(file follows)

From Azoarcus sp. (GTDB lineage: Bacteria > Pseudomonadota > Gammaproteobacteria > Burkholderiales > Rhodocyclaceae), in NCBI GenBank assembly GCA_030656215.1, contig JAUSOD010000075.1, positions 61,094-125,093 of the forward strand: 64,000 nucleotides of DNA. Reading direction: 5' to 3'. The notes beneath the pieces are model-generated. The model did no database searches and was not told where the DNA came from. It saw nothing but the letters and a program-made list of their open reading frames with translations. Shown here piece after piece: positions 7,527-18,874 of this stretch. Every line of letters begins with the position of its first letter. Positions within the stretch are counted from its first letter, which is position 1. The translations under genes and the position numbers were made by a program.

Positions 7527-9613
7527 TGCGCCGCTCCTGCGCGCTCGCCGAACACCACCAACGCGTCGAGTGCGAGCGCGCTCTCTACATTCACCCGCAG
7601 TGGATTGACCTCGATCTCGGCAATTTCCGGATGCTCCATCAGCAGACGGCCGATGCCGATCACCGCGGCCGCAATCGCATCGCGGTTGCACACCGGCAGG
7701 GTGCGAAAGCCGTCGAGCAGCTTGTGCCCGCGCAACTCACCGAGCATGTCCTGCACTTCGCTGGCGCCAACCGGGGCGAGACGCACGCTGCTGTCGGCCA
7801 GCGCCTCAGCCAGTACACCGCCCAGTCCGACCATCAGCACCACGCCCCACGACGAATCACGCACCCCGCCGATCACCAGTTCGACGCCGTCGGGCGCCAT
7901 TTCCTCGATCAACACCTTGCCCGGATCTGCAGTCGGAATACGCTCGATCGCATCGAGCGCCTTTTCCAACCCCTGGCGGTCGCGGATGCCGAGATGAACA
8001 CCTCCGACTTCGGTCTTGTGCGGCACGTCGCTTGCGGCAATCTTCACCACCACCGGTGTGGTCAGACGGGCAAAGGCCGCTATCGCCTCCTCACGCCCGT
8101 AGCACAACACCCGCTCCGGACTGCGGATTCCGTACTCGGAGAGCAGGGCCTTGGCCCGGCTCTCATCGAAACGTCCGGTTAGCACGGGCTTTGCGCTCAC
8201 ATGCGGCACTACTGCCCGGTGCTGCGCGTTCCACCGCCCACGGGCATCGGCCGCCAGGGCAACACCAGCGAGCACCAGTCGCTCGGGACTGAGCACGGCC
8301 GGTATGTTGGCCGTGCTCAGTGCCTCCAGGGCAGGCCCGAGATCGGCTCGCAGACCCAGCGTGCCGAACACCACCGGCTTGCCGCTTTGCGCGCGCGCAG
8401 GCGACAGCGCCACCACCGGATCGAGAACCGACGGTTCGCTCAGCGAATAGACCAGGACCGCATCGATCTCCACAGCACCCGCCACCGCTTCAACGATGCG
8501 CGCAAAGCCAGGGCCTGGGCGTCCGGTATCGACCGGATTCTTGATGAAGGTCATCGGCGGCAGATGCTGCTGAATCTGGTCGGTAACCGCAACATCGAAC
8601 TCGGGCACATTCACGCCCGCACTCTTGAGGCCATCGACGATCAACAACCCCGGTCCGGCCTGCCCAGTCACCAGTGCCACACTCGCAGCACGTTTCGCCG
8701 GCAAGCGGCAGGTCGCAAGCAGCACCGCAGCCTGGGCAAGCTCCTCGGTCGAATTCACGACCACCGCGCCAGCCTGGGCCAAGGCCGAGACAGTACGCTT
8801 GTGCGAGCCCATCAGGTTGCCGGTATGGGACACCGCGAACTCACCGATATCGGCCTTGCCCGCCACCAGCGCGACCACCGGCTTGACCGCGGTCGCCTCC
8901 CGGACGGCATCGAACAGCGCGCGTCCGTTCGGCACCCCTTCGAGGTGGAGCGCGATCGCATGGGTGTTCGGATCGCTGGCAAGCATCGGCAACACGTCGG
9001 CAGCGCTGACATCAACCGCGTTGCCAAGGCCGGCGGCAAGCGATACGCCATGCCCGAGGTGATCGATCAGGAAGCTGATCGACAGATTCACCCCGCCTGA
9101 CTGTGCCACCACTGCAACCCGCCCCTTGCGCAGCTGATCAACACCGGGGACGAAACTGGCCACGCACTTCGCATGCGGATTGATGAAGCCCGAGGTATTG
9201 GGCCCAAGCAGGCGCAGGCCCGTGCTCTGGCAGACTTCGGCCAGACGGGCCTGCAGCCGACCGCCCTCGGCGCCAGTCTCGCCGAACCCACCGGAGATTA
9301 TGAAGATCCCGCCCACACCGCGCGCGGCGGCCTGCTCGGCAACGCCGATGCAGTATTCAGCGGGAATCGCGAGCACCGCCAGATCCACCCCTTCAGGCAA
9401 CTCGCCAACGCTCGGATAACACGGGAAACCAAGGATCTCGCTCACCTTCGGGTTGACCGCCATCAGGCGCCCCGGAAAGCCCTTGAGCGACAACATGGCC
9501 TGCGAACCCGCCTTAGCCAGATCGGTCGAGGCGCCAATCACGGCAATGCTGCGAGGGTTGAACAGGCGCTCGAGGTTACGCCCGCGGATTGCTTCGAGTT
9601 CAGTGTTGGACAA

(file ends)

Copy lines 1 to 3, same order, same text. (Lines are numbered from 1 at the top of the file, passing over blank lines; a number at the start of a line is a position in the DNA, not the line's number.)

From Azoarcus sp. (GTDB lineage: Bacteria > Pseudomonadota > Gammaproteobacteria > Burkholderiales > Rhodocyclaceae), in NCBI GenBank assembly GCA_030656215.1, contig JAUSOD010000075.1, positions 61,094-125,093 of the forward strand: 64,000 nucleotides of DNA. Reading direction: 5' to 3'. The notes beneath the pieces are model-generated. The model did no database searches and was not told where the DNA came from. It saw nothing but the letters and a program-made list of their open reading frames with translations. Shown here piece after piece: positions 7,527-18,874 of this stretch. Every line of letters begins with the position of its first letter. Positions within the stretch are counted from its first letter, which is position 1. The translations under genes and the position numbers were made by a program.

Positions 7527-9613
7527 TGCGCCGCTCCTGCGCGCTCGCCGAACACCACCAACGCGTCGAGTGCGAGCGCGCTCTCTACATTCACCCGCAG